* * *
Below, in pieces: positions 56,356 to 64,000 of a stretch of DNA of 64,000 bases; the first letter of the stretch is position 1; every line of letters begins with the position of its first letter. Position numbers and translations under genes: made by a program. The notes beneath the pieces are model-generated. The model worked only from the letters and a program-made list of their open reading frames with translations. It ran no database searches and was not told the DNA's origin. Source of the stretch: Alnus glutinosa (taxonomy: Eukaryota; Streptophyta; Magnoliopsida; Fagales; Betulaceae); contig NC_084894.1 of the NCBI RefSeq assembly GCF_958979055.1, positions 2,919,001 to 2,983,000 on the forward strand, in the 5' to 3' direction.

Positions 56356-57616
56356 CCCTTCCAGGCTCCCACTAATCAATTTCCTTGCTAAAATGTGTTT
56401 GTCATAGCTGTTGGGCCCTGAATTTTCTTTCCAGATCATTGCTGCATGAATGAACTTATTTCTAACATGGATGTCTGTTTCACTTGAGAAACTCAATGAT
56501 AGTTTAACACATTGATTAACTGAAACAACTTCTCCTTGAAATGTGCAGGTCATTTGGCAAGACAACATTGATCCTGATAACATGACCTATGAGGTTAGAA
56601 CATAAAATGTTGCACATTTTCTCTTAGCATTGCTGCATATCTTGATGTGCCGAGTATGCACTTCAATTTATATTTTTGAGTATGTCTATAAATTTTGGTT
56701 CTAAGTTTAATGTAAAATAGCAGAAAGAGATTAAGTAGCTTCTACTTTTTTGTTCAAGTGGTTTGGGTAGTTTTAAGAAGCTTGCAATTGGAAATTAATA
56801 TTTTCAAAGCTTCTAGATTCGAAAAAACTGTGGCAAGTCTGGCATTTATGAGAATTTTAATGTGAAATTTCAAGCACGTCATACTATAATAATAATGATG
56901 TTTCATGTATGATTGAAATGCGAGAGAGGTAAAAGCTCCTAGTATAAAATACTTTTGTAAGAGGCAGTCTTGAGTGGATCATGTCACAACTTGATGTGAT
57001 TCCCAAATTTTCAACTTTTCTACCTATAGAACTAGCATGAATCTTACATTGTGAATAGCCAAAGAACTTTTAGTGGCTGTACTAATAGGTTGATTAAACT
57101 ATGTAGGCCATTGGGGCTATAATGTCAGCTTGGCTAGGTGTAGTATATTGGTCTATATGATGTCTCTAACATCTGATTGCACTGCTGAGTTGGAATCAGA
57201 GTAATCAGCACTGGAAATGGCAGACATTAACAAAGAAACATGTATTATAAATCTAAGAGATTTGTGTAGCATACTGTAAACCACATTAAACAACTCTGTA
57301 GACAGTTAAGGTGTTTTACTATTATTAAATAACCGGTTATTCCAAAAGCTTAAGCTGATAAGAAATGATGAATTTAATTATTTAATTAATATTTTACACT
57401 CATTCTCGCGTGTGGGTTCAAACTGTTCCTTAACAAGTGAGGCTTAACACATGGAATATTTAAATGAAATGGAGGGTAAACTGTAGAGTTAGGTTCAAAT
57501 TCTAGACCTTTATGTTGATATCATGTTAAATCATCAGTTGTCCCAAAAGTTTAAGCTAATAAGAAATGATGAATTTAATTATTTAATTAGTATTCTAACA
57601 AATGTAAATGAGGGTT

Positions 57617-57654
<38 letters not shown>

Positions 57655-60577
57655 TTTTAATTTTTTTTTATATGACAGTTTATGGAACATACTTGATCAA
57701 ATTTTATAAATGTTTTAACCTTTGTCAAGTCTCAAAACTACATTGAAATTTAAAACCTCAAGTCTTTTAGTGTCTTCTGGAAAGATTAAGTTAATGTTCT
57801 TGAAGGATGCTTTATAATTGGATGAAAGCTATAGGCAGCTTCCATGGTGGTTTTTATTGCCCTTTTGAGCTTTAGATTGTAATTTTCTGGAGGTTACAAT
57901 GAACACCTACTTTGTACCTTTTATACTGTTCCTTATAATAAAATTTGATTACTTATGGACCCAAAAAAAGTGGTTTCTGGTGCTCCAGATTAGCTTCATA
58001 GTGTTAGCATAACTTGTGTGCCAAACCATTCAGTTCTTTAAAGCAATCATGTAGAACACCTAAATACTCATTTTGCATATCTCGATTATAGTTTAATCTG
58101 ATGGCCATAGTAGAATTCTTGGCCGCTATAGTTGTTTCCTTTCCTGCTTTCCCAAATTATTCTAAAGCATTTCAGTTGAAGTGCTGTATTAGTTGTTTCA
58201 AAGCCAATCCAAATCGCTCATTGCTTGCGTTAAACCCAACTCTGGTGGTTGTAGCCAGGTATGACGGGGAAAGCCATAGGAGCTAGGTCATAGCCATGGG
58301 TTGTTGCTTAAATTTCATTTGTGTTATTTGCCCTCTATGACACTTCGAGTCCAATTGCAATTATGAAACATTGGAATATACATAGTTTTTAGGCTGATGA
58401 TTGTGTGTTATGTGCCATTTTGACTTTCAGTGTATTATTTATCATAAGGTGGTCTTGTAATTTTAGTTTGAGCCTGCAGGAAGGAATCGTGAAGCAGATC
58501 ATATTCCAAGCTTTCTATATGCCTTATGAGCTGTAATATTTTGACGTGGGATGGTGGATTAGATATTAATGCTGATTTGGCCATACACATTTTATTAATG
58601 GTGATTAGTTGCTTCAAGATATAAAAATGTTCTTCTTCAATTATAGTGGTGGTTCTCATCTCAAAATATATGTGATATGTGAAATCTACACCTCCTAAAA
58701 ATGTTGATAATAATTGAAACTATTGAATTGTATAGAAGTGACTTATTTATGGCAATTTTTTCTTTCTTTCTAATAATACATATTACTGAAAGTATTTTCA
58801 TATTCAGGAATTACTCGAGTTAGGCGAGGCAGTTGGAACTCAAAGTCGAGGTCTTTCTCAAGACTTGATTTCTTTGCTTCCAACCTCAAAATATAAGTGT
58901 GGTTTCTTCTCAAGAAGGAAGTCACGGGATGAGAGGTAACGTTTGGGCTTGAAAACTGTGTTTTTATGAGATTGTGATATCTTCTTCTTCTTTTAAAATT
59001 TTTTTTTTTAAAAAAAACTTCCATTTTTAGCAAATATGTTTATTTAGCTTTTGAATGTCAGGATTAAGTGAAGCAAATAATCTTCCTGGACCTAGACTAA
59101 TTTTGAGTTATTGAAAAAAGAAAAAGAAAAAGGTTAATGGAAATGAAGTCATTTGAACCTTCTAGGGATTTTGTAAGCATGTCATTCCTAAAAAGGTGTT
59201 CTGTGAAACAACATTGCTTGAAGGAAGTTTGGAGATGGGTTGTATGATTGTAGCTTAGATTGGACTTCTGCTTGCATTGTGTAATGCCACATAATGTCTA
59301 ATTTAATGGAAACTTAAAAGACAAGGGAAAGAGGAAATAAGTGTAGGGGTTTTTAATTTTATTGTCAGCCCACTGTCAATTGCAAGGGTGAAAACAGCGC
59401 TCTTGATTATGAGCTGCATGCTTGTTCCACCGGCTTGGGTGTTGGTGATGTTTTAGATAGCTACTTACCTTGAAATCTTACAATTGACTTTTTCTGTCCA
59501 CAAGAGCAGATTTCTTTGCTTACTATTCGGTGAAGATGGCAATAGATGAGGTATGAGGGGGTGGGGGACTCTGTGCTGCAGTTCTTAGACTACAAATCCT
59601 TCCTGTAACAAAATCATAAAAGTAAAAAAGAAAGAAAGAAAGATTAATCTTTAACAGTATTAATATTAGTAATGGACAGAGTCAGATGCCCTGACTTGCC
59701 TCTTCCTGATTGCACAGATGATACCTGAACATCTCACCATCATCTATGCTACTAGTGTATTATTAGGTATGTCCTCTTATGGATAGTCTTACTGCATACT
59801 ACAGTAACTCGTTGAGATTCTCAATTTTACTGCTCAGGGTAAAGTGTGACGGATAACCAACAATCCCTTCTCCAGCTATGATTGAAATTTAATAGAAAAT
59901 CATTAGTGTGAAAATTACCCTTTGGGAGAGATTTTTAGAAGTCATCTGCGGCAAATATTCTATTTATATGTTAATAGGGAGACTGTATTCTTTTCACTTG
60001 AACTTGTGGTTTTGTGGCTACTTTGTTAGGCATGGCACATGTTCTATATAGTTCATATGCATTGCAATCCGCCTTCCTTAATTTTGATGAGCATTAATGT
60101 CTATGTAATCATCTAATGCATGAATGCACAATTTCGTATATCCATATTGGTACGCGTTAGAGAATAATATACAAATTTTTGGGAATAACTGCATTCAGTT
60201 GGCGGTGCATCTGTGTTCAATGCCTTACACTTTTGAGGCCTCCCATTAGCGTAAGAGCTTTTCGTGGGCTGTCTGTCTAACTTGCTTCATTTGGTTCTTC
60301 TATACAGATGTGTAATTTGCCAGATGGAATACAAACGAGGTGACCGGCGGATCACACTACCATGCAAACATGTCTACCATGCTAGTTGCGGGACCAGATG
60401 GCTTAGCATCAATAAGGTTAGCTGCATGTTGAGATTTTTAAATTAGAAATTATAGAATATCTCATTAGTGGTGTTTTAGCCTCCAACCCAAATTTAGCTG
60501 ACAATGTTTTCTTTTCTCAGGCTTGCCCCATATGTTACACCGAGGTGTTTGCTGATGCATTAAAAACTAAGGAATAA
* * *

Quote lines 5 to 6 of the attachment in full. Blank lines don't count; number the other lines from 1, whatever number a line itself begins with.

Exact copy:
56501 AGTTTAACACATTGATTAACTGAAACAACTTCTCCTTGAAATGTGCAGGTCATTTGGCAAGACAACATTGATCCTGATAACATGACCTATGAGGTTAGAA
56601 CATAAAATGTTGCACATTTTCTCTTAGCATTGCTGCATATCTTGATGTGCCGAGTATGCACTTCAATTTATATTTTTGAGTATGTCTATAAATTTTGGTT